Does My Dog Speak English?

Mi Perro Habla Inglés?

The short answer is no! Of course you have seen that your dog can learn that words have meaning.  But it’s easier for the average pet owner to confuse their dog than to teach him. Follow these tips to ensure you are making sense to your dog and increasing the chance that he’ll be on his best behavior.

“I don’t need a word for this, I just know it’s wonderful to chew on.”

1) Don’t waste your time with a cue word that is already dead and buried.

If you’ve had your dog for a little while, and every time you call, “Come!” you put your dog in the bath, crate, or some other situation he doesn’t like – let the word die!  It’s going to be very difficult to get your dog to be excited about a recall with the cue, “Come!” when it tells him something he might hate is about to happen. Train a fast, happy recall by pairing a new word with rewards and fun. Then, NEVER use that word for anything your dog won’t like.

2) Unless you’re in a competition ring, there are no rules about the words you can choose as cues.

Training a new cue word is much, much easier than to re-do an old one, and there are no rules on what word you choose.  Training a recall with the word, “Come!” is no different from using “Here!”, “Vamanos!”, or “Now Baby!”  The possibilities are endless, because the meaning behind the word means NOTHING to your dog until training happens. If you say ANY new word, then entice your dog to come and reward him over and over, he’ll quickly learn that this word means to come.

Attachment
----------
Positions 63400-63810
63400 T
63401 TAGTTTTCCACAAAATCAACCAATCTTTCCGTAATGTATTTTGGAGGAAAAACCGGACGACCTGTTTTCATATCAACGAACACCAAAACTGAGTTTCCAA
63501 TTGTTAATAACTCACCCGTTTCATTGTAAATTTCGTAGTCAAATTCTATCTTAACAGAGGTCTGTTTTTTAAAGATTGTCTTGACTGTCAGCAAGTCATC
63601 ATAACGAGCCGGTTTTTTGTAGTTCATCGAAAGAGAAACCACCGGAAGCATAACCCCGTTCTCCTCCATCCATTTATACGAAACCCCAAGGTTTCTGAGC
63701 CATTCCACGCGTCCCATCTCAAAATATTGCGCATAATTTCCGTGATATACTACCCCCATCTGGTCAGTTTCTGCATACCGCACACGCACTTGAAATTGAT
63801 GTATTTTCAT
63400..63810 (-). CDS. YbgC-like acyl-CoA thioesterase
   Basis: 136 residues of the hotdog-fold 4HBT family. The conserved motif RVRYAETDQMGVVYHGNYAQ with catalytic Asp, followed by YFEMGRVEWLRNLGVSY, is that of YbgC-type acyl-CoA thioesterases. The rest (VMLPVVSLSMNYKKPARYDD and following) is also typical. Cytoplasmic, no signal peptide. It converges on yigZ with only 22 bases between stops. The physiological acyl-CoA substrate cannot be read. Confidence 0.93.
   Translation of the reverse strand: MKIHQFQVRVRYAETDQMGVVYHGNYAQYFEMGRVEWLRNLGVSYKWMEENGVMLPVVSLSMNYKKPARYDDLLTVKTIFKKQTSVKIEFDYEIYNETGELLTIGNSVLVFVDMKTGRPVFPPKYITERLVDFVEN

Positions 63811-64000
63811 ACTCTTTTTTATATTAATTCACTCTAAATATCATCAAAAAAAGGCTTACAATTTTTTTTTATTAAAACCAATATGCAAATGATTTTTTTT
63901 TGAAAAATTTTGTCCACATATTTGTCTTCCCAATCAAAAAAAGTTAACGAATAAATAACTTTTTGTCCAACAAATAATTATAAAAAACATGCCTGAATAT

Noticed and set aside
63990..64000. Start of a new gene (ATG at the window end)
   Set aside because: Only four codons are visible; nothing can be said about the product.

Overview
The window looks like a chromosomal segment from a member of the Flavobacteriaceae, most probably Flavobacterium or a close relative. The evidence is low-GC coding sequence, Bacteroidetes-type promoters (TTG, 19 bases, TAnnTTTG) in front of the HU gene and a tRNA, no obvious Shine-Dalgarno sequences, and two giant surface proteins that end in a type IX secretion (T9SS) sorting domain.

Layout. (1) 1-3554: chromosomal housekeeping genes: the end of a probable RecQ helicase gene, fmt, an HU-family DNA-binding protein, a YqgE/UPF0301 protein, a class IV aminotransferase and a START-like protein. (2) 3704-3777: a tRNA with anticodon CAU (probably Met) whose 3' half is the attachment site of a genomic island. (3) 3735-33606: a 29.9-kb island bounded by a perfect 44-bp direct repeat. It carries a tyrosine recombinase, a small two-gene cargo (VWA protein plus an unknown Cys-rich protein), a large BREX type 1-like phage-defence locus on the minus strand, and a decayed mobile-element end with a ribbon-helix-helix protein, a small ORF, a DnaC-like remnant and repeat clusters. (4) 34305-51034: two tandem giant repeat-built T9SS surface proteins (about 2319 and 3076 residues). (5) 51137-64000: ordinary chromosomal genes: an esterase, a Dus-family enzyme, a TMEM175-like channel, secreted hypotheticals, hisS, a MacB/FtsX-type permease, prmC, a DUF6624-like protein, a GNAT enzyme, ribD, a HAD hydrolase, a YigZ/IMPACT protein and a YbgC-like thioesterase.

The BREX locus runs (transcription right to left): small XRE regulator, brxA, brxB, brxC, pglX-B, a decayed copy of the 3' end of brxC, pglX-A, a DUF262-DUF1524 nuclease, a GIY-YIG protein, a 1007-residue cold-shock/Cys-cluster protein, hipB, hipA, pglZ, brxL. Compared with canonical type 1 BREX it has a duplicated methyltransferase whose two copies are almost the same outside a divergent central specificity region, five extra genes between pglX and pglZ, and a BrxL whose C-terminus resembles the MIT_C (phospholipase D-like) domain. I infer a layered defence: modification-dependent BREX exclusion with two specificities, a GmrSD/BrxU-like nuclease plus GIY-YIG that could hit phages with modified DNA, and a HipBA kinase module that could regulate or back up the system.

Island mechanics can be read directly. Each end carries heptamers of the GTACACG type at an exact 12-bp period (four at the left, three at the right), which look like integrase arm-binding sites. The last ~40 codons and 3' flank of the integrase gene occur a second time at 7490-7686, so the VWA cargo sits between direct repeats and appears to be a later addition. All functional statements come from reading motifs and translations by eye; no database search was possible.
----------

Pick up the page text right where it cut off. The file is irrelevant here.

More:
3) Use words that come naturally to you.  But don’t use one word for two cues.

This point rings true especially if you have a new dog that is a blank slate, like a pup or a rescue.  For these guys, you can choose cues that spill out of your mouth naturally. If every time your pup jumps, you immediately turn away and say, “Down,” then go with “Down.” But, when it’s time to teach him how to lay down, make sure to use another cue or your pup will be confused.  “Lay” works beautifully.  The idea is to make sure you have different words for different behaviors, and you are consistent with their meaning.

The Wrap:

If your dog is a blank slate, pick cue words that come naturally to you.  If you have already “burnt out” a word by overusing it or being inconsistent, then pick something new so you can get a great response with fresh training.

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